Whether you’re hit with a bout of nostalgia for those old school days, or breathe a sigh of relief thinking “Thank heavens, that’s over,” the school supply list that arrives faithfully in your mail or email probably evokes memories. If it’s not memories of your own school days, it’s memories of school supply shopping. And if you dread school supply shopping, you’re not alone.
Whether it’s the cool new backpack with the latest “in” character on it, or a specific loose-leaf because “everybody has it,” kids definitely have their preferences. From the sound of it, it might seem like their whole school experience, their social status, their friendships, not to mention their future, depends on the turquoise spiral notebook with three dividers and the right brand name on the cover. As a parent, it’s easy to be intimidated by kid’s oratory skills about how their life will be ruined if they don’t get this (and get it now). They can paint curiously vivid pictures of your cruelty in denying them their “needs.” What kind of parent wants their child to suffer agonies of embarrassment?
Don't get caught in that trap.
Rather, avoid the trap completely. Sit down with each child and their school supply list. Before you go into the store, make a list of what they will need. Kids can prove surprisingly reasonable when the colorful aisles aren’t catching their eye. Tell them how much you’re willing to spend, and which stores you’re willing to visit. Then, no matter what, stick to the list. Before you go anywhere, check your own house. You’ll be surprised at how many items you actually already have on hand that pile up from year to year. Designate a box to collect them in, so they don’t get lost in the hassle, and the kids will always know where to find them.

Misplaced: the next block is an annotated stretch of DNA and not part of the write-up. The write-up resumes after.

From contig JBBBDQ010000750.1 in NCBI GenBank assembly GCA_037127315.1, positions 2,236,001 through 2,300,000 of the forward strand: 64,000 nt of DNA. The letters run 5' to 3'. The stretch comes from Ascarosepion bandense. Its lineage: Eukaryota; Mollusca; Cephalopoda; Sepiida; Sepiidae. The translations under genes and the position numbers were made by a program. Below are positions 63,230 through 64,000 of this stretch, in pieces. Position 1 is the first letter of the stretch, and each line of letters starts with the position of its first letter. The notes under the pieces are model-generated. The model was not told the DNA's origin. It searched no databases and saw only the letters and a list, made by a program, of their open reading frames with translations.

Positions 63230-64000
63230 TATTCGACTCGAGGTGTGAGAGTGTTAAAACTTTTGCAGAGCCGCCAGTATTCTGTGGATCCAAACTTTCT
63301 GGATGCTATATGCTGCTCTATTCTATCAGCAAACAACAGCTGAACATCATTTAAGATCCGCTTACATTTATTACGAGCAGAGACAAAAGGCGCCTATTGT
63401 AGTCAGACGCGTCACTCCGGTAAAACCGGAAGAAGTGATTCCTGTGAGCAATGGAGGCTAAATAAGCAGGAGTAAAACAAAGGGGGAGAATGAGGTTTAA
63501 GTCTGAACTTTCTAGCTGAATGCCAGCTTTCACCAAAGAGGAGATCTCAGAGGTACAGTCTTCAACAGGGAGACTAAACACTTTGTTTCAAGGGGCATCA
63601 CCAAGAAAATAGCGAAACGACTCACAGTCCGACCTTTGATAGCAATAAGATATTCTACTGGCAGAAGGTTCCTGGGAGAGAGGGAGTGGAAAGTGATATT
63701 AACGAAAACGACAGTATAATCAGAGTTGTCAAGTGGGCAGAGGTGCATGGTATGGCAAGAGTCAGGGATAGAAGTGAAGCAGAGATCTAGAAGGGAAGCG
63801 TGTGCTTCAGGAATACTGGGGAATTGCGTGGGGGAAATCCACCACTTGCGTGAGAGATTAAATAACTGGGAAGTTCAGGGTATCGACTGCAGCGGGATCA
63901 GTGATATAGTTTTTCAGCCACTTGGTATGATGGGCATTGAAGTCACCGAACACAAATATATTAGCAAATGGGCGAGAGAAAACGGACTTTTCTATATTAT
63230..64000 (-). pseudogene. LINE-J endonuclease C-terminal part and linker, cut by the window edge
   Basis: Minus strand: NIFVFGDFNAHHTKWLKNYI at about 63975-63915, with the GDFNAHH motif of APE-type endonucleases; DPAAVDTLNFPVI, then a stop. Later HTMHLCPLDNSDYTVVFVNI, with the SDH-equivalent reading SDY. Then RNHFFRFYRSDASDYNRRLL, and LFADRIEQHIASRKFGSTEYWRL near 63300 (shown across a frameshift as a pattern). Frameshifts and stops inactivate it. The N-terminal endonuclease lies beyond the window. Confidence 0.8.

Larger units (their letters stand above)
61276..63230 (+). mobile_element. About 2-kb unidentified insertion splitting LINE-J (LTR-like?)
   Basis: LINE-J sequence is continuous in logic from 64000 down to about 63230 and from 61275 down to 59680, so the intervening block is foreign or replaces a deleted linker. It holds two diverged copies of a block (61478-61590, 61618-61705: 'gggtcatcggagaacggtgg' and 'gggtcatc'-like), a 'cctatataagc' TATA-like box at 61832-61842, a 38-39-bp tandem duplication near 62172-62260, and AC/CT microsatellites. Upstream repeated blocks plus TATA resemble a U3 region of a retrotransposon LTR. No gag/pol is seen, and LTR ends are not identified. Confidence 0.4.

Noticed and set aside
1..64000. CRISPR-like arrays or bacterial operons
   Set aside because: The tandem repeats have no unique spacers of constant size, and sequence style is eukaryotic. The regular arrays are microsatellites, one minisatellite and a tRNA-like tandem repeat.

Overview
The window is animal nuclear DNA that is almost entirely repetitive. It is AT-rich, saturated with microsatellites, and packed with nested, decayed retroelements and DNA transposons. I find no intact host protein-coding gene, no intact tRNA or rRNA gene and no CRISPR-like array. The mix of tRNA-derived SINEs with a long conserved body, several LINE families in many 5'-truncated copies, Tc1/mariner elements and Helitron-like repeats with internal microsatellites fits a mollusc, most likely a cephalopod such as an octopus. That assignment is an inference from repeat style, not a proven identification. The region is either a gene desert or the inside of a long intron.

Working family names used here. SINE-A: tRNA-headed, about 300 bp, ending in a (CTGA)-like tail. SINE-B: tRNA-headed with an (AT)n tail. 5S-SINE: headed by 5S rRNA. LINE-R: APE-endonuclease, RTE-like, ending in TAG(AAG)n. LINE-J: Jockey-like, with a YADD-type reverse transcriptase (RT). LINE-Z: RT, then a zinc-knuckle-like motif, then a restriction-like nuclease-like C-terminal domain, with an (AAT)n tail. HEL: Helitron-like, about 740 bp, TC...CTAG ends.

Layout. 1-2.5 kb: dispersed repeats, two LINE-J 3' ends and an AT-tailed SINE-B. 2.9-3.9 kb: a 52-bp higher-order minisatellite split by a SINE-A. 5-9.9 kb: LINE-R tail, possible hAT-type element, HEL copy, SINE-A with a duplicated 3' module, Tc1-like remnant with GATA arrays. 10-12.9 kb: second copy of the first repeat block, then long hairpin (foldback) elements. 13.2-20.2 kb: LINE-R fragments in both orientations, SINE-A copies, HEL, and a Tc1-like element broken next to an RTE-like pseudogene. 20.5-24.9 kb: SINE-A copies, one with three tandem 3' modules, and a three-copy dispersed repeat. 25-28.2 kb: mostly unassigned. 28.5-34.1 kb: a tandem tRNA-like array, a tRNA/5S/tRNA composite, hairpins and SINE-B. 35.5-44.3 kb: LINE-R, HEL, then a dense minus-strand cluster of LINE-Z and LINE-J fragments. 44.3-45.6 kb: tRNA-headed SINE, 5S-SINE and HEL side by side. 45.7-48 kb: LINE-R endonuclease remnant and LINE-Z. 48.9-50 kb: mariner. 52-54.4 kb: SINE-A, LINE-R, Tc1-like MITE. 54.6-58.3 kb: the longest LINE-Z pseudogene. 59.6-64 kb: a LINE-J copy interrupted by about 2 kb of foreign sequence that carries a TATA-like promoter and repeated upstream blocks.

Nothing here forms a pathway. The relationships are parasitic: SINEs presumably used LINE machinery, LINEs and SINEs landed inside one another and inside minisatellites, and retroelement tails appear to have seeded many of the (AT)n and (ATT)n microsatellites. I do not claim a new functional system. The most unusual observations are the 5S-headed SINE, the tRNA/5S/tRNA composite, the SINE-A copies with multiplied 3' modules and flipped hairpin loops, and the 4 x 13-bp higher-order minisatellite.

Even though you don’t want to acquiesce to all your child’s desires, that doesn’t mean you will always want to say no. You can give them a good lesson in budgeting. Because you gave them a clear budget to start with, they can now pick a more expensive item, for trading off on other supplies that are cheaper. This will teach them limits while letting them have their own way, making everyone happy.
Contributed by CU Content